A few weeks ago, you couldn’t swing a stick without hitting on a discussion about raising the minimum wage. One of the more nuanced arguments coming from those in favor of raising it involved how productivity has risen, but the minimum wage has not. In fact, these people argue that if the minimum wage simply “kept pace” with worker productivity, it should currently be at $22 an hour. This somewhat silly notion was even half-heartedly endorsed by the Indian Princess Massachusetts Senator Elizabeth Warren.
Now, there are many ways to potentially refute this argument, and well known Austrian Economist Bob Murphy touched upon some of them in a blog post. The only perspective I really brought to the table in this discussion was pointing out that income alone is a poor judge of standard of living. In our society, we seem totally obsessed with incomes, while almost completely ignoring the real issue, quality of life. Rising inequality is constantly vilified, while advances that have made life better for everyone are considered to be some sort of given, as if they just happen completely independently of free markets.
The simple fact of the matter is that the quality and availability of critical goods and services in America has risen dramatically over the last few decades. For everyone. Across all classes and levels of income. I really don’t think there are any Americans who would trade places with someone living in the 1970s, even though there may have been “less inequality” and minimum wage workers might have received “fairer” wages.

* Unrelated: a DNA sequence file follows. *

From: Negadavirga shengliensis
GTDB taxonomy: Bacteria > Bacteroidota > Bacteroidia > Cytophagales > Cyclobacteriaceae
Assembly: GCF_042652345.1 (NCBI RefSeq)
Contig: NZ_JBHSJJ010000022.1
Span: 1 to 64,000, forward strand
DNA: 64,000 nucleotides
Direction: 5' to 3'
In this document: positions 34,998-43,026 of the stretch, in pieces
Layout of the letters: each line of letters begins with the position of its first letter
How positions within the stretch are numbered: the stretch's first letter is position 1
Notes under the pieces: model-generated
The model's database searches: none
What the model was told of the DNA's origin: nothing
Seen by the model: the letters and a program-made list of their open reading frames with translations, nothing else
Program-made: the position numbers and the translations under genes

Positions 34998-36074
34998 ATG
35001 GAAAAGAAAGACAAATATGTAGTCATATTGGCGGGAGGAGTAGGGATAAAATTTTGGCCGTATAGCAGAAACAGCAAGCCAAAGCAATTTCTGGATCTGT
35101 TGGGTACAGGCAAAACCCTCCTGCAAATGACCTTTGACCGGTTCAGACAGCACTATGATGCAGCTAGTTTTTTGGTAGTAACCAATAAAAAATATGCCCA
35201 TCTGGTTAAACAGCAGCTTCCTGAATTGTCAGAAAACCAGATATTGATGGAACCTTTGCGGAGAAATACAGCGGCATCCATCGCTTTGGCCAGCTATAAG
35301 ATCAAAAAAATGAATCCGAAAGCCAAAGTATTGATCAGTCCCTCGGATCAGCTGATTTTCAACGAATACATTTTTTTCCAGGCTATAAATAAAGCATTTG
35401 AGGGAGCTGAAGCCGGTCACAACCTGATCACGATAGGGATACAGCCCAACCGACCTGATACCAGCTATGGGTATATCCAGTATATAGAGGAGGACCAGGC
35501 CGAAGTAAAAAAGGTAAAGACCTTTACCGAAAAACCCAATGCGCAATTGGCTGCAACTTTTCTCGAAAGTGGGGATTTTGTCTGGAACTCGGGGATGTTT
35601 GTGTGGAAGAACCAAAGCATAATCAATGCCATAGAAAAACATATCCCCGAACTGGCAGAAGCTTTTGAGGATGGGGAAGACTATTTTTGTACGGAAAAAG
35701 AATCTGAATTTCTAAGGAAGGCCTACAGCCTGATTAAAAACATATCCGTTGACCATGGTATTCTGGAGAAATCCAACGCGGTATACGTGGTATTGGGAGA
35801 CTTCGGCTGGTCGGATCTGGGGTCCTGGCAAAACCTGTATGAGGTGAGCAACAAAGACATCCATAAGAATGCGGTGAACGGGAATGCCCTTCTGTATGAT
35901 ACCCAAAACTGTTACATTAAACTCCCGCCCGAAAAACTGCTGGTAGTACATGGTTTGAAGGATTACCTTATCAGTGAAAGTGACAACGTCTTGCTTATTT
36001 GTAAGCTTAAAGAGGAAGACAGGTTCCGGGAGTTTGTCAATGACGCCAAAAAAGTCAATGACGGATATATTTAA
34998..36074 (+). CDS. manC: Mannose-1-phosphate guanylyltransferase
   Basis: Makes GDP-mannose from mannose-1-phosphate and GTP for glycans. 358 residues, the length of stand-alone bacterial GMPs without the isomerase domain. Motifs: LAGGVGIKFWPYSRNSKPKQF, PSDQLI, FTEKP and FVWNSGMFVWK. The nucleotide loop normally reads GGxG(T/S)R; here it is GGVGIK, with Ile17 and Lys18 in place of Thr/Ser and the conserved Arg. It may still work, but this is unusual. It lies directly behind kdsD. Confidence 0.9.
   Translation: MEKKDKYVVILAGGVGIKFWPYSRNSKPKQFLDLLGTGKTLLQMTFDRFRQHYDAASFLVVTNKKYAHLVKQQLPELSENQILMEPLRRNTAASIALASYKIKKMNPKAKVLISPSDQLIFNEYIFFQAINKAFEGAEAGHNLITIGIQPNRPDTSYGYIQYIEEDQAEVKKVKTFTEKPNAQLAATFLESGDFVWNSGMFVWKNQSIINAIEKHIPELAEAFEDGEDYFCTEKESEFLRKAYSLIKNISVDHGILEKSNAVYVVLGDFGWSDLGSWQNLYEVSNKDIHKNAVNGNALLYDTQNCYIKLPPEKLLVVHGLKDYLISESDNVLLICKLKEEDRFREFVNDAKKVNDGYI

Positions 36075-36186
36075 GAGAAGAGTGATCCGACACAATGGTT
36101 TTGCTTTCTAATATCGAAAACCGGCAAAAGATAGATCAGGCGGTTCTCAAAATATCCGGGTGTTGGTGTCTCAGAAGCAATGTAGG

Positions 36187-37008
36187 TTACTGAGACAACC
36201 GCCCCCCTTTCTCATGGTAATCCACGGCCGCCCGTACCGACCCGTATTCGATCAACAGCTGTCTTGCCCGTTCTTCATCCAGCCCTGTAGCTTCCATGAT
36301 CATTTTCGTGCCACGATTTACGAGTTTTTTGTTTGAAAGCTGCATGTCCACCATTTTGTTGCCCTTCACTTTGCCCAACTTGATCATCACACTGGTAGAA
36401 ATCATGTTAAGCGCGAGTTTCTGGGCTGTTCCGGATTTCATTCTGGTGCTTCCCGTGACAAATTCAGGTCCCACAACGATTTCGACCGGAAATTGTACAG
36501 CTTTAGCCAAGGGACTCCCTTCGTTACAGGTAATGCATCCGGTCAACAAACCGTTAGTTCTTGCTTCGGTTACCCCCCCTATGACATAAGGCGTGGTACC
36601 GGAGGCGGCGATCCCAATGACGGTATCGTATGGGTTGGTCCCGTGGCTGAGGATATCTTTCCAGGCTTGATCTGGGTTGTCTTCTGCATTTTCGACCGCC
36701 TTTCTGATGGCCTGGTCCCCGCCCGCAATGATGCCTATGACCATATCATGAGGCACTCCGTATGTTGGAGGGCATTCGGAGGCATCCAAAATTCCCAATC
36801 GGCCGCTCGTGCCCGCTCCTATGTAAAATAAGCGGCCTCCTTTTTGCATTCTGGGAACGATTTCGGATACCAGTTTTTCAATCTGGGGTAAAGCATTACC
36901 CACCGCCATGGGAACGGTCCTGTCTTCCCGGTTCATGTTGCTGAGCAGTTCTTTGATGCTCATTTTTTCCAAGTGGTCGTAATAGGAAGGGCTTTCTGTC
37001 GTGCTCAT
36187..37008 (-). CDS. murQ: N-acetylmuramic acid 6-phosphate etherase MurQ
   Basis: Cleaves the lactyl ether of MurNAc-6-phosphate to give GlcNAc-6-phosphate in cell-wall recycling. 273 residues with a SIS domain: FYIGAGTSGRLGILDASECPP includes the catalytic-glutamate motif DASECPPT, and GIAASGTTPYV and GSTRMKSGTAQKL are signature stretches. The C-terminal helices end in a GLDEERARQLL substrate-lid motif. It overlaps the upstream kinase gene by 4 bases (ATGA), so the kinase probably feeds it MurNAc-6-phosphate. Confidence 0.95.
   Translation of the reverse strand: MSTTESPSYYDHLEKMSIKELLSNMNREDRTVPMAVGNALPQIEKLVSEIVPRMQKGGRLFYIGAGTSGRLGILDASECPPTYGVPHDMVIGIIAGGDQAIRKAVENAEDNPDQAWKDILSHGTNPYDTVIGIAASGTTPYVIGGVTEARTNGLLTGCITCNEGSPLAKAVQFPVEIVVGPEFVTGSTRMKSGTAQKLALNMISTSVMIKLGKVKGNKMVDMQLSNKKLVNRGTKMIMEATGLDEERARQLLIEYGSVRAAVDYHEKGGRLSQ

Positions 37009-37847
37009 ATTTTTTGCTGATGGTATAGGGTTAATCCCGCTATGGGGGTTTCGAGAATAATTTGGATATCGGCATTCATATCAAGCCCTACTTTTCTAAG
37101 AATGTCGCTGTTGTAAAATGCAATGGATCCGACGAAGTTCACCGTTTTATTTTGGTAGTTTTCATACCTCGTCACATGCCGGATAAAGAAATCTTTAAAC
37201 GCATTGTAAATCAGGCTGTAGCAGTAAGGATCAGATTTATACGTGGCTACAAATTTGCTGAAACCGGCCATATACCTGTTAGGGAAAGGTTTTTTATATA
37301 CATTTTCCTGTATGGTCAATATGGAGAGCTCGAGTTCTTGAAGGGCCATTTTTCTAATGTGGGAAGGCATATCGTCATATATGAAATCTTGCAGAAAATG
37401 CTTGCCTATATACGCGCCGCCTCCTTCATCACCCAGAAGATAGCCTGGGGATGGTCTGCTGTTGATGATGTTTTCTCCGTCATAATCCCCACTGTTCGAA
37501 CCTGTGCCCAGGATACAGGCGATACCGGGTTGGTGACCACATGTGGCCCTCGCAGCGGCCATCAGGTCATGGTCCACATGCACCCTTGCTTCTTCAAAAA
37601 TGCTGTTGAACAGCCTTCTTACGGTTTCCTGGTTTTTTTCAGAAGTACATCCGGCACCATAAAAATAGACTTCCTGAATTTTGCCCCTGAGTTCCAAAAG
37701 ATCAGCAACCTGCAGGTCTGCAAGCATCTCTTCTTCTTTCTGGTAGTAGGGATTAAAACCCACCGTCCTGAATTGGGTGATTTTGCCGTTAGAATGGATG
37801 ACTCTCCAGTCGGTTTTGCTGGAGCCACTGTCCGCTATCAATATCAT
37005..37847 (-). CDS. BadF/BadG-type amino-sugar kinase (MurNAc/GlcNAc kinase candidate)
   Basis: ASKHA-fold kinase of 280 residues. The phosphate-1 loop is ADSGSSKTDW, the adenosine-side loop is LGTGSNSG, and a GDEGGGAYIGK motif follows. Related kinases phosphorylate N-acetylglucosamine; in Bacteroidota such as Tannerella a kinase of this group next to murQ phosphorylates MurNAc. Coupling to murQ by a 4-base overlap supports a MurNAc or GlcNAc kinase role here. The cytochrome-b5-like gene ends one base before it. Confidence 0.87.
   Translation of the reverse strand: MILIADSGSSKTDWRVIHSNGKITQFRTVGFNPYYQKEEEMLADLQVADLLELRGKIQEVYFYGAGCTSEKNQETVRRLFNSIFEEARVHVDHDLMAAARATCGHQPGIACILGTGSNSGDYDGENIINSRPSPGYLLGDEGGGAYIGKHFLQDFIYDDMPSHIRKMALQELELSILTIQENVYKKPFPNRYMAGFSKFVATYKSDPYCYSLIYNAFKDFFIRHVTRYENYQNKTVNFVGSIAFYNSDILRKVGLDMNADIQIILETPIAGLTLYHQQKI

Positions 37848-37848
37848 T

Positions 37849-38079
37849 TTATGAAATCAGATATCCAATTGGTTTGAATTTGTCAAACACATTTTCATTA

Remember: Incomes are merely a means to an end. We desire a high income only because it enables us to enjoy a higher standard of living. As technological progress occurs, living standards can rise, even if incomes remain unchanged (or even fall). This is the real measure of how well off we are as a society – how well do our people (at any given level of income) live? Increased productivity has led to an increased standard of living, which has benefitted all of us.